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If you want to see a Lovecraft adaptation done right, you have to look into small, independent films, done by talented enthusiasts, rather than fodder produced by the Hollywood machine. THE WHISPERER IN DARKNESS was one such example, and now there's another, coming a bit surprisingly from Germany. DIE FARBE (The Color) is the first attempt to do something other than a cheap monster-fest out of Lovecraft's story "The Colour out of Space" (1927). The movies "inspired" by it so far have been largely nonsensical, conventional cheapies like DIE, MONSTER, DIE! (1965) and THE CURSE (1987). This new COLOR follows faithfully the words of the story, and makes a pretty good attempt at capturing its spirit, too.
The story is a first-rate SF-horror classic and therefore the following shouldn't be spoilers to anyone remotely interested in the genre(s): a meteor falls somewhere in the backwoods, near a remote farm; scientists seem unable to determin the out-of-this-world properties of the strange stone, unlike any meteor ever seen; it spreads its influence on the environment, gradually "poisoning" the ground, the trees, the water, the people on the farm, until all of them rot from inside, crumble to dust and the area is turned into a "blasted heath". The living color goes back to the skies - or does it, really? The mysterious heaven is reflected in the earth's dark waters, and man is left dumbfounded, beyond comprehension, in a universe suddenly strange, alien, inhuman. The end.
The changes to Lovecraft's story are rather minimal: it is effortlessly transferred from New England to rural Germany just before WW2, while the framing story, set in the 1950s, deals with an attempt of a young American to find his father, American soldier who disappeared in Germany right after the war. The bulk of the story is, therefore, narrated (i.e. presented in a flashback) by a local participant in the strange events surrounding the Gartner farm. Other than that, everything else sticks close to the events described in the original story.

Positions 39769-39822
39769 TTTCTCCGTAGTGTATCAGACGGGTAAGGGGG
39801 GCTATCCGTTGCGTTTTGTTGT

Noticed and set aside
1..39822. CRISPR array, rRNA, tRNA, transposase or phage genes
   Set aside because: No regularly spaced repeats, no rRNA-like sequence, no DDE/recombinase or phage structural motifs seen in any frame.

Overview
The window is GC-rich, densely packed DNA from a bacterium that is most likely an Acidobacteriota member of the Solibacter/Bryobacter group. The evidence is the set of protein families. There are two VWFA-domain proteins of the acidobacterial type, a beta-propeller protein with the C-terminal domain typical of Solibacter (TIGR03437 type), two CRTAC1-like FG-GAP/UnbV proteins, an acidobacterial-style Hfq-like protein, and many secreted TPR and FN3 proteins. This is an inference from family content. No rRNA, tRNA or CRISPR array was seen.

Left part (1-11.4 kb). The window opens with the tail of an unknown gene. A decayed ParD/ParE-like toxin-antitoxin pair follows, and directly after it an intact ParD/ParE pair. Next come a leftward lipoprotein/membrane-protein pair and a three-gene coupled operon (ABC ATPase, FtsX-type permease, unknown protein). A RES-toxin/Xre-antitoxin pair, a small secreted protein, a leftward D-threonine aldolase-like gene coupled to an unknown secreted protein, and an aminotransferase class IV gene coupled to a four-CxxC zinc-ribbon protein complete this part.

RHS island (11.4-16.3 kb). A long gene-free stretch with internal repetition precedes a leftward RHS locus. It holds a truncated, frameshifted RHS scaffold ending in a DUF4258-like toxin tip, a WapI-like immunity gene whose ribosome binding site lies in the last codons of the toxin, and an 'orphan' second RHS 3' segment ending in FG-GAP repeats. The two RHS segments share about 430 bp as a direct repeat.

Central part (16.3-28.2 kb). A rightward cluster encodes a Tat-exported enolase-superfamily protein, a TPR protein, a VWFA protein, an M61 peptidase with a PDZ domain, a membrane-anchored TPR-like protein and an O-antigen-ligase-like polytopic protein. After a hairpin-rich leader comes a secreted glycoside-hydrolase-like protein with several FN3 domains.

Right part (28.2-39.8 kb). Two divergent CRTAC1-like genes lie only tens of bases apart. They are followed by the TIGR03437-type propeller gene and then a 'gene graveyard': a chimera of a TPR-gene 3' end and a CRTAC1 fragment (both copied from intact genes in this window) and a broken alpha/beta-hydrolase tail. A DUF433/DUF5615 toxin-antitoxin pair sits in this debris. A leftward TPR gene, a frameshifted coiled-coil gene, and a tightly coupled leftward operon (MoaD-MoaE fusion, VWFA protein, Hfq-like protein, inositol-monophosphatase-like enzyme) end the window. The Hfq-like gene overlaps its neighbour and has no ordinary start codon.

The main drawback about this whole endeavor is only this: "The Colour out of Space" happens to be one of top-5 best horror stories ever written. Or maybe top-10, if one is very, very harsh. On the other hand, this cinematic version is certainly not in the top-5 best horror films ever made. To be honest, it's not even in the top-50. This is not so much criticism of the film itself, which is pretty good overall, and excellent in some departments, but it has to be said that, with all its respectable qualities, it is far from being the definitive, ultimate version of that particular story. But, given the general circumstances and tendencies in filmmaking these days, this is probably the best version of that story we'll ever see.
Let's start with the qualities. The approach is respectful (though, perhaps, too much so). The attitude is serious and somber, without cheapening the story with needless jump-scares or monster-mayhem. It tries, and mostly succeeds, to build a somber mood of bleak expectation. It is well acted and solidly directed. CGI effects are more than OK. The visual concepts are fine. The idea to shoot the film in black and white, while the alien "Color" is violet, is an inspired touch. (Btw, violet was also used to depict the nameless otherworldly spheres in Stuart Gordon's FROM BEYOND). The black and white cinematography is excellent, and many shots could easily belong in a high-class film like, say, Haneke's WHITE RIBBON (2009). Even the artwork on the film's poster and DVD cover is wonderfully inspired, creepy and arty in the best senses of the words.